Deep plunge halter dress
plunge bra
Under a Jagger grey halter dress from Dillard’s, the best bra was the Fashion Forms U Plunge Brafashion forms u plunge bra. The padded cups do not provide full breast coverage, so they would take some getting used to for me. There are pockets on the cups so you can insert pads for added cleavage. It has convertible straps and can be pulled down in back as shown with this low-back option.
low back halter bra

Strapless dress
Wacoal stretch halo strapless bra The first bra I tried under a cute, belted brown strapless dress from Dillard’s was a Wacoal Comfort Strapless Halo bra (shown, right). It was made of seamless, pretty stretch lace, but it was not the right bra for me. My breasts looked squeezed into a narrow 2-inch section stuck to the front of my body. “We call that banana hammock,” Laura laughed. She did say stretch lace bras are a big seller in Florida, where we are, and other hot weather locations, because they are lightweight and the fabric breathes easily.
I tried a Cassandra strapless bra that had a unique square shaped center gore with its own piece of wire that separated the 2 pieces of underwire in the cups. This center bit of metal dug into my ribs and was uncomfortable on me. If your underwire digs into your body, it’s the wrong bra for you!
strapless bra dress I tried a 3rd strapless bra, the Modern Movement strapless in black. It fit great, and Laura explained that it was made with a fuller figure fit. The wings (the 2 separate pieces that make up the back band) are wider and there was an extra ‘bone’ or metal piece running vertically under my armpits, behind the cups of the bra. It was perfect for me.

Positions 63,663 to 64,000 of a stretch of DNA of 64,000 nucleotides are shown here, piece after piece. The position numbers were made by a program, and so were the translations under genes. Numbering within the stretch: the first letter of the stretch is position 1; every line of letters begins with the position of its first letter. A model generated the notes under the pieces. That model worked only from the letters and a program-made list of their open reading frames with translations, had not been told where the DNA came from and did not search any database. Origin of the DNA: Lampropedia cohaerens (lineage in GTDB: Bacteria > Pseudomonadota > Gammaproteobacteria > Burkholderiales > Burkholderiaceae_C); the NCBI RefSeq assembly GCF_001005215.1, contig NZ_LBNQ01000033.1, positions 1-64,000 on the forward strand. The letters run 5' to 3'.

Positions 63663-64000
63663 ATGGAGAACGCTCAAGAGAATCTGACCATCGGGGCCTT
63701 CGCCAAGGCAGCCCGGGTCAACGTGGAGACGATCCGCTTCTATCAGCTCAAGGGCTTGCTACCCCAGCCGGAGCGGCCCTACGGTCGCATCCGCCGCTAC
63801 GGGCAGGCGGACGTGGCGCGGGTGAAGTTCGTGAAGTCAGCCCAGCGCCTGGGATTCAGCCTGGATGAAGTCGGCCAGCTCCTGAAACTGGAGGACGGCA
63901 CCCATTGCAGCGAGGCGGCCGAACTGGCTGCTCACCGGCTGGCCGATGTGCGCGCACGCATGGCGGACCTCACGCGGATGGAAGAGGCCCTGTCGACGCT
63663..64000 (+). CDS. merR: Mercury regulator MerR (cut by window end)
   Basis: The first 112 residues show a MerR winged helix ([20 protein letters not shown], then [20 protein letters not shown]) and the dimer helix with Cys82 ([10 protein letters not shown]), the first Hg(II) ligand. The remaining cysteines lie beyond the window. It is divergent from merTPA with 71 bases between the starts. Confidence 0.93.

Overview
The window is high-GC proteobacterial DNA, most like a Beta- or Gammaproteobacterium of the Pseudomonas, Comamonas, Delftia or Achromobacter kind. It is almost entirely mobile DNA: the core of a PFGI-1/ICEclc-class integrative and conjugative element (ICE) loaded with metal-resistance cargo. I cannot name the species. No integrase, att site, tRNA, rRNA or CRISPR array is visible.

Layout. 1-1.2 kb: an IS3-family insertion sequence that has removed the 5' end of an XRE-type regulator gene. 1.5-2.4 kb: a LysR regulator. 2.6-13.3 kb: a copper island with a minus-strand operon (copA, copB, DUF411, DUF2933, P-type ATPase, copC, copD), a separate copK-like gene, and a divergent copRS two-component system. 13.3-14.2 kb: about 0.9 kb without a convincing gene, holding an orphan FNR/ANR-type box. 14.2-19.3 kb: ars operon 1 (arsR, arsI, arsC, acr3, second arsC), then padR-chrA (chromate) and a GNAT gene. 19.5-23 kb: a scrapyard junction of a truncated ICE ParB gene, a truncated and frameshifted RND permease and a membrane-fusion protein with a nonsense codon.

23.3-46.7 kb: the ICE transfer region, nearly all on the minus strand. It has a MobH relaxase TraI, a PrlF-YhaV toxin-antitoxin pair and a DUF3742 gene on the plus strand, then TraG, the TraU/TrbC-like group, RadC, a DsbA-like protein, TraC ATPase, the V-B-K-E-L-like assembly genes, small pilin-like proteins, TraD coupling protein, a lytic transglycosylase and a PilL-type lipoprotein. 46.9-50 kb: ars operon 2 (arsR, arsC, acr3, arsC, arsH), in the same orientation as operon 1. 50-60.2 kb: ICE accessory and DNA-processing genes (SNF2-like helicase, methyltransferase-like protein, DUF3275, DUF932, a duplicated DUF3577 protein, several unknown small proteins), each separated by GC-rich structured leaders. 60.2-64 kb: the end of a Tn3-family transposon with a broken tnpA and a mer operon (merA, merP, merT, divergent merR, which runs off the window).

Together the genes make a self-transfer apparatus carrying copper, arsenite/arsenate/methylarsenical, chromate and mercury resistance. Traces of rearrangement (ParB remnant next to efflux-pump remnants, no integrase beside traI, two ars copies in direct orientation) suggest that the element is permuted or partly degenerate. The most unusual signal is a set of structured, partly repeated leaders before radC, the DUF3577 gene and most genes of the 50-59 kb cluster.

strapless black dressSpaghetti strap dress
For a cool, cotton, pleated black dress with low cut front and spaghetti straps; the Felina Emily strapless bra in 34D gave me the secure feel I needed that I would not fall out of the dress if I bent over. It had a high center gore that still did not show from the front of the dress, and had clear, removable straps. There was one removable strap missing from the bra I tried on, and Laura told me that Dillard’s usually has extras by the register. Felina also makes a laser cut Hint of Skin bra that is tag-less, seamless, lightweight and cool.

When I asked Laura and Jenny about their training and how they entered the lingerie industry, Jenny said Dillard’s has one of the best programs in the business. For about 6 months women take exams, practice fittings and file reports before they are certified. Laura was also trained through Dillard’s, but when she started as a Wacoal specialist, she went on buying seminars and had on-the-job-training fittings.